21:28 GMT08 March 2021
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    Following US President Donald Trump's Thursday announcement to scrap the US-North Korean talks, Pyongyang has stated that the decision was not in line with the world's wishes and that it still wants to resolve its issues with the US.

    The statement, made by North Korean Vice Foreign Minister Kim Kye Gwan and released via the Korean Central News Agency, added that North Korean leader Kim Jong Un made the utmost effort to hold talks with Trump and that North Korea is willing to speak with the US at any time, Yonhap News reported. The vice foreign minister stressed that a summit with the US is necessary to resolve "grave hostile relations."

    "We had set in high regards President Trump's efforts, unprecedented by any other president, to create a historic North Korea-US summit," Kim's statement reads. "We tell the United States once more that we are open to resolving problems at any time in any way."

    The official went on to add that cancelling the upcoming talks demonstrates the lingering animosity between the North Korea and the US.

    "Our commitment to doing our best for the sake of peace and stability for the world and the Korean Peninsula remains unchanged, and we are open-minded in giving time and opportunity to the US," Kim said. "The abrupt announcement of the cancellation of the meeting is unexpected for us and we cannot but find it extremely regrettable."

    Early Thursday, Trump released via Twitter a letter addressed to his North Korea counterpart, stating that Pyongyang's leadership's "tremendous anger and open hostility" was to blame for his decision to call off the talks, which were scheduled to take place in Singapore on June 12.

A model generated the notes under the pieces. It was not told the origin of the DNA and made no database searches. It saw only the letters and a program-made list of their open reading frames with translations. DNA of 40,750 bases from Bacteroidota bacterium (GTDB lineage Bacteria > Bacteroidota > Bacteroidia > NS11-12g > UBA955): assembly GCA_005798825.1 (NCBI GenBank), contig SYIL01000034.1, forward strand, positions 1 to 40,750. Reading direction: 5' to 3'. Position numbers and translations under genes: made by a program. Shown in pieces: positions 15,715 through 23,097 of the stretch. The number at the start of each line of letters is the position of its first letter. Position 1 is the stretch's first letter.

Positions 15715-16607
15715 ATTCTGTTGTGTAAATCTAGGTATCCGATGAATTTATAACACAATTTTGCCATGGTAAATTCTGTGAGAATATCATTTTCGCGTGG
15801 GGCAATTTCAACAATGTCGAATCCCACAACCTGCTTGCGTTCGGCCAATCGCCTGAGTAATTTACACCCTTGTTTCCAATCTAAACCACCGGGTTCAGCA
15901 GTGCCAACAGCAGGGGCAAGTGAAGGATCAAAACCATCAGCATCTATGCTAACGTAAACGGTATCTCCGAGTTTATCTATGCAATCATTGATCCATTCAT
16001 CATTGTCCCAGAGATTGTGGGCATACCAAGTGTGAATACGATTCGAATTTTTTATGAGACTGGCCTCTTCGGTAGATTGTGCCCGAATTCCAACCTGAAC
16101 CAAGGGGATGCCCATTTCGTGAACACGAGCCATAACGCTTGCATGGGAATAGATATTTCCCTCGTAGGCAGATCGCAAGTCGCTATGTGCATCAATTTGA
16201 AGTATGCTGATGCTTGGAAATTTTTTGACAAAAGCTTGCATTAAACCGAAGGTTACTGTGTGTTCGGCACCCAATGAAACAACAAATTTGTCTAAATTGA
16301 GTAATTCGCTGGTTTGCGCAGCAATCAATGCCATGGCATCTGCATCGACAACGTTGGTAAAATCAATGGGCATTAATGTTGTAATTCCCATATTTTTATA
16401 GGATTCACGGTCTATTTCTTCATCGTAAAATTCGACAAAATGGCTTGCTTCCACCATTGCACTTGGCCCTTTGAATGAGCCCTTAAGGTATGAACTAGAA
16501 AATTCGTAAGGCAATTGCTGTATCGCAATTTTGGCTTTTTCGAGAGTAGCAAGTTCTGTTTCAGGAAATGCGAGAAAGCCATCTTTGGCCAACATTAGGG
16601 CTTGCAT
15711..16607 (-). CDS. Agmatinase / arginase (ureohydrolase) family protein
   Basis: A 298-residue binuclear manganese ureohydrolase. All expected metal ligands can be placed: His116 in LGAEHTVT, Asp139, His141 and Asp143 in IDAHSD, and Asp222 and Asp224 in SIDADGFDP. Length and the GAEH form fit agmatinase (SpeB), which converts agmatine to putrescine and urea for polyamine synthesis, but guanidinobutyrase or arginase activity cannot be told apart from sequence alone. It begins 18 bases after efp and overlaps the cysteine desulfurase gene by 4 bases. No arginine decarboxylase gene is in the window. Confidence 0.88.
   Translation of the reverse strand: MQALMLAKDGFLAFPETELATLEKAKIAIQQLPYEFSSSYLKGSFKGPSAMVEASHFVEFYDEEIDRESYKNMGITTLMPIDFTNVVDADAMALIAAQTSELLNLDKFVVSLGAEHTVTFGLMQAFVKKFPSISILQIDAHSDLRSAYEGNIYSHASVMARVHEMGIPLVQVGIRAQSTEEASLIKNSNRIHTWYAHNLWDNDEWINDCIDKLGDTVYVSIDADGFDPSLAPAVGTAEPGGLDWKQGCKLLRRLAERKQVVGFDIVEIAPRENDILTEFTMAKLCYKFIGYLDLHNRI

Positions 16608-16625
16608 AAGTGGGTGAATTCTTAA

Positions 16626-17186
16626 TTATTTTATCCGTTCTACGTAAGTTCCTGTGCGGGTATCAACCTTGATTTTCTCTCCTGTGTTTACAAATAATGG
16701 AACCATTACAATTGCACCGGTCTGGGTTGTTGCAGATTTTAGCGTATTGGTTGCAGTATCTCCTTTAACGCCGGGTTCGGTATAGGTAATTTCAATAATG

"You talk about your nuclear capabilities, but ours are so massive and powerful that I pray to God they will never have to be used," the letter reads. "I felt a wonderful dialogue was building up between you and me, and ultimately, it is only that dialogue that matters. Some day, I look very much forward to meeting you."

    Blindsided by Trump's decision, Kim Eui Kyeom, a spokesperson for South Korea's presidential Blue House, released a statement shortly after the US announcement, saying, "we are attempting to make sense of what, precisely, President Trump means."

    This satellite image released and notated by Airbus Defense & Space and 38 North on April 12, 2017, shows the Punggye-ri nuclear test site in North Korea
    © AP Photo / Airbus Defense & Space/38 North/Pleiades CNES/Spot Image

    Reports from Washington following the announcement suggested that a "trail of broken promises" was what ultimately led to the much-anticipated summit's demise, according to an anonymous White House official.

    "They waited and they waited," the official said, Reuters reported, referring to a preparatory meeting that was to be held in Singapore. "The North Koreans never showed up. The North Koreans did not tell us anything — they simply stood us up."

    Aside from ditching the meeting, other "broken promises" included its failure to allow international observers to verify the dismantling of its nuclear test site.

    In response to US Vice President Mike Pence's remarks earlier this week that North Korea may end up like Libya "if Kim Jong Un doesn't make a deal," Choe Son Hui, a North Korean vice minister of Foreign Affairs, called Pence "ignorant and stupid" in a statement released by KCNA earlier on Thursday in North Korea — another potential reason for the abrupt cancellation, observers have noted. 


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